After 10 years away, Carol Suckow is back home.
But the Portland native's time is mostly spent walking the massive new Subaru of America parts distribution center along Northeast Hogan Drive in Gresham.
The regional manager prowls the shiny concrete floor, talking to supervisors and training workers charged with receiving, sorting and shipping hundreds of thousands of car parts.
"I'm very hands on," Suckow said. "I need to be here and out on the floor. I'm trying to build a team."
After 18 months of construction, the 601,000-square-foot, $40 million warehouse started accepting parts in October. But it might not be until April that the warehouse is operating as she wants it.
"I got the chance to come home so I promised them two more years," said Suckow, who spent the past 18 years working in and managing Subaru parts centers in Northeast Portland, Georgia and Indiana. "I love the opportunity; it's a huge challenge."
Subaru is the first major tenant in the Gresham Vista Business Park, which is owned by the Port of Portland. The city of Gresham helped land the warehouse with $2 million in tax breaks and fee waivers. Subaru's arrival helped jump-start development in the park, which is now seeing more than 1.5 million square feet of new warehouses planned or under construction.
The Subaru facility is part of the company's drive to more quickly get car parts to dealers around the United States. All that is spurred by year-over-year record sales — 615,000 cars sold in the U.S. in 2016 — for its all-wheel-drive line of automobiles.
Until the Gresham plant opened in October, Subaru of America had just one national parts distribution center — in Lebanon, Ind. near its only U.S. manufacturing facility. The primary job of the two national centers is to get car parts — everything from emblems to engines — to seven company-owned and three independent regional distribution centers.
In most cases those regional centers provide parts to more than 620 dealerships and thousands of repair shops around the country.
But the Gresham plant also represents a major change in how Subaru of America distributes its parts.
Although it is expanding its Indiana plant, half of Subaru cars sold in the U.S. and almost all of its parts are made in Japan. Until the Gresham warehouse opened, if a regional parts center needed a Japanese-built part it had to come from a warehouse in Japan.
Now, Subaru is clearing out its Japan warehouses and moving those parts to Gresham, said Ray Matusiak, the company's national parts distribution manager.
From now on, once a part is manufactured in Japan it will move quickly to Gresham.
"It's more of a 'just in time' distribution process," Matusiak said.
The key indicator to parts demand, Matusiak said, is the number of 4- to 7-year-old Subarus on the road.
"Because of increasing sales we're adding exponentially to the demand for new parts," said Michael McHale, a spokesman in company headquarters in New Jersey. "It's all driven by the number of vehicles on the road."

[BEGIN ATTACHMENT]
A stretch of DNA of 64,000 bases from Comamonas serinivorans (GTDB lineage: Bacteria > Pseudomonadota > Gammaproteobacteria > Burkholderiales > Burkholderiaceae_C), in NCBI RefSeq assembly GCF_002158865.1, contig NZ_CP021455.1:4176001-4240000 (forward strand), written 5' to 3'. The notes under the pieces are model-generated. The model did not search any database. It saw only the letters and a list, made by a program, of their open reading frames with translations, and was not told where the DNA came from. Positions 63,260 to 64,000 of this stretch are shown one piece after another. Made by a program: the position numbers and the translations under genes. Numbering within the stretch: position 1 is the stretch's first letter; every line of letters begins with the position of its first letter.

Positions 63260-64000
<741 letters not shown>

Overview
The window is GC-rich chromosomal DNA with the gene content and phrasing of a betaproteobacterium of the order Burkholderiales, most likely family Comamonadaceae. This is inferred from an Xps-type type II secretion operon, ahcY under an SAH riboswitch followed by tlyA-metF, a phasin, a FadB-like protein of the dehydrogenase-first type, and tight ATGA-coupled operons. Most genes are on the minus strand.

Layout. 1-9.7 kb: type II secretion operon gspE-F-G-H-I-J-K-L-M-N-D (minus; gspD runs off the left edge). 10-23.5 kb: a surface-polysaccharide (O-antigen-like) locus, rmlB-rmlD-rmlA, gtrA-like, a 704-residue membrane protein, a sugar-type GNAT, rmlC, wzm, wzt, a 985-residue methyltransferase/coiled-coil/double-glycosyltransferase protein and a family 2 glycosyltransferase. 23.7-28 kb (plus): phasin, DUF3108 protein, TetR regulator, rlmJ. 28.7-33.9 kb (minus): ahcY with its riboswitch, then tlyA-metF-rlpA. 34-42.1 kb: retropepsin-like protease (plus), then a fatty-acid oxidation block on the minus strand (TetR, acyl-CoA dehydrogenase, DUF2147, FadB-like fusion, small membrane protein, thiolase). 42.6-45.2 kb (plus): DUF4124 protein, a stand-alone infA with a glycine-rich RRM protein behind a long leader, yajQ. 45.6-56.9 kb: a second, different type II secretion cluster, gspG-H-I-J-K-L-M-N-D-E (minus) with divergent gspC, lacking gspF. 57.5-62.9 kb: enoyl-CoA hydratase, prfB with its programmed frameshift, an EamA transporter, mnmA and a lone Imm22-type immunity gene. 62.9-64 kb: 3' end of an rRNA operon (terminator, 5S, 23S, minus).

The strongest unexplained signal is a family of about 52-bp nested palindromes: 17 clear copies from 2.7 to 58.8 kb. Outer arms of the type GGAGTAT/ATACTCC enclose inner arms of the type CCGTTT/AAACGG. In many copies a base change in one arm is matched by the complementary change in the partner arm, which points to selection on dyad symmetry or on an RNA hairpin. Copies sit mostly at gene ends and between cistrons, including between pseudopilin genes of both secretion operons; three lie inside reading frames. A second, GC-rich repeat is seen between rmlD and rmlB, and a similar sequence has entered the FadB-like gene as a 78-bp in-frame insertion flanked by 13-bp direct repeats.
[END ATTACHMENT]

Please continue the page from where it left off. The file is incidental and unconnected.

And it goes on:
Subaru needed a West Coast location for its newest parts center, so it looked in California, Washington and Oregon. It eventually focused on the Portland area because of the success of a regional parts center on port property in northeast Portland, Matusiak noted.
"Everything just fell into line and it worked out perfectly for us," he said of the Gresham location. "We had a target opening date of October and they hit that date. We're very happy."
But it takes work
When hiring is complete, there will be 50 Subaru employees, including Suckow, working at the Gresham warehouse. Ten of the 50 have been hired, the rest are temporary workers who Suckow is seeing if they can make the grade.
In order to get the five-year tax break from the city, Subaru has to have a wage and benefits package of nearly $20 an hour. Subaru's benefits are extensive: medical, dental and vision plans, 12 paid holidays, two weeks vacation, and both a pension and 401k retirement plans.
Generally, work shifts are eight hours a day, although there's lots of overtime now to get the plant up and running. Suckow said there are no plans for a second shift or a 24/7 operation like many warehouses.
"Subaru doesn't like to work their people all day and night. There's a good work-life balance," she said.
Anyone wishing to be hired has to have an attention to detail, know computers and meet performance and attendance standards. Passing muster can be difficult.
"It's a very detailed-oriented job," she said. "It's just not about moving pallets."
Containers from Japan — currently about 15 a day — arrive on the north side of the building where they are inspected for U.S. Customs. Once cleared, they are unloaded, sorted, often repackaged, and then stored until a request comes in from a regional center.
Those requests are then boxed, bundled and leave out the south side of the building by truck or eventually rail.
Also inside the warehouse is a subcontractor with 40 employees who repacks Japanese packages that don't meet U.S. shipping standards.
When fully operational, Suckow said, there will be 50,000 unique parts in the warehouse; currently there are just 8,200.
"It was a challenge at first to get everything working the way it needed to," she said. "But I love the opportunity; it's a huge challenge, and we're making good progress."